The Army's videotape is spectacular. As unmanned planes sweep into view, the high-tech antiaircraft gun on the ground swivels and blows them out of the sky. It looks like a brilliant performance by one of the Pentagon's most controversial new weapons, the Sergeant York division air-defense gun, known as the DIVAD. In a test last year, the gun's laser-and-radar guidance system could not even hit a stationary helicopter, one of many embarrassments for the problem-plagued system. This time, claimed the contractor, Ford Aerospace, the weapon destroyed "six of seven high-performance aircraft."
Not so, said Republican Congressman Denny Smith of Oregon, a veteran pilot who flew 189 missions over Viet Nam. Smith pointed out that the unmanned planes used in the $54 million test came in higher and slower than they would in a battle. Worse, when he investigated further, he learned that the aircraft were in fact exploded by remote ground control within seconds of each firing from Sergeant York. Smith believes that the gun never actually hit the drone planes. The Army says that the rapid-fire shots came close enough to destroy the aircraft and that the remote-controlled blasts were used to keep them from flying out of control. Still, John Krings, the Pentagon's director of testing, conceded that "the limitations [of the test] were and still are significant."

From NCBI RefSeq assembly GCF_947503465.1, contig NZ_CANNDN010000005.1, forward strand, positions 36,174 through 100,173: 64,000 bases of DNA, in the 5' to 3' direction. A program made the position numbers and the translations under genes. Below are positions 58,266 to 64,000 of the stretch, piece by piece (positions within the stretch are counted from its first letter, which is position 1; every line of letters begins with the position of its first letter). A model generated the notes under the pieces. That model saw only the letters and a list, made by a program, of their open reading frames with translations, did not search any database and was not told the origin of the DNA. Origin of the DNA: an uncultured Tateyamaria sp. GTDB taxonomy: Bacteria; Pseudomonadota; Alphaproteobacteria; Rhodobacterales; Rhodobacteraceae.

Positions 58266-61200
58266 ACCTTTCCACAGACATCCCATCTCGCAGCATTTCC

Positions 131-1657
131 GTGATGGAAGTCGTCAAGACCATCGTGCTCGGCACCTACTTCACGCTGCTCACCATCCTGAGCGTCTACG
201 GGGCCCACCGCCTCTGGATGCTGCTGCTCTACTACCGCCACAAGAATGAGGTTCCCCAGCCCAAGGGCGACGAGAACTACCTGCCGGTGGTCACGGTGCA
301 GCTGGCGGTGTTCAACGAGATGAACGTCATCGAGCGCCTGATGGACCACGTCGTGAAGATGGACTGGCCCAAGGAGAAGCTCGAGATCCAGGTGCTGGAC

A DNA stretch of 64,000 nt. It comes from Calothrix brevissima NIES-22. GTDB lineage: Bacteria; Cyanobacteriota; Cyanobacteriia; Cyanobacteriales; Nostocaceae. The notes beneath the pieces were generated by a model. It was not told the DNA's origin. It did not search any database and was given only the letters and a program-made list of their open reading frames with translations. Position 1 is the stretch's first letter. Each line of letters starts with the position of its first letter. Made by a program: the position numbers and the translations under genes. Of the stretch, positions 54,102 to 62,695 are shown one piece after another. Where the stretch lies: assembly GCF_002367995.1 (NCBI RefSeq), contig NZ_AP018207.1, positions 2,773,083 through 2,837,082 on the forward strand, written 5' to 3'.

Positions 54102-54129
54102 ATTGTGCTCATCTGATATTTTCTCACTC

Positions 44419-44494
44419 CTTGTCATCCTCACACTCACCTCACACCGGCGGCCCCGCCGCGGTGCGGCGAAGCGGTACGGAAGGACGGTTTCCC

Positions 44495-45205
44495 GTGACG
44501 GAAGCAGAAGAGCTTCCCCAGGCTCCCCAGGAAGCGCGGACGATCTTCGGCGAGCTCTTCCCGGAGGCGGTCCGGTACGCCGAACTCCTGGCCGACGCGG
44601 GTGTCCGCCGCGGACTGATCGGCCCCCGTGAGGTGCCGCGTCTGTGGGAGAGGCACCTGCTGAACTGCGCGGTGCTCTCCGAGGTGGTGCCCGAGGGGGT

Secretary of Defense Caspar Weinberger must now decide whether to go ahead with plans to spend $4.2 billion for 618 of the weapons. According to one Pentagon source, a classified Army study bolsters the critics' case against the Sergeant York, concluding that the high-tech guidance system performs no better than the systems it was designed to replace. Weinberger said the latest test was "the most realistic operational testing that we ever put a weapon system through," but he is waiting to see further reports before he makes up his mind. "For the good of the taxpayer and the soldier who has to use this weapon," says Smith, "it is imperative that the DIVAD be killed."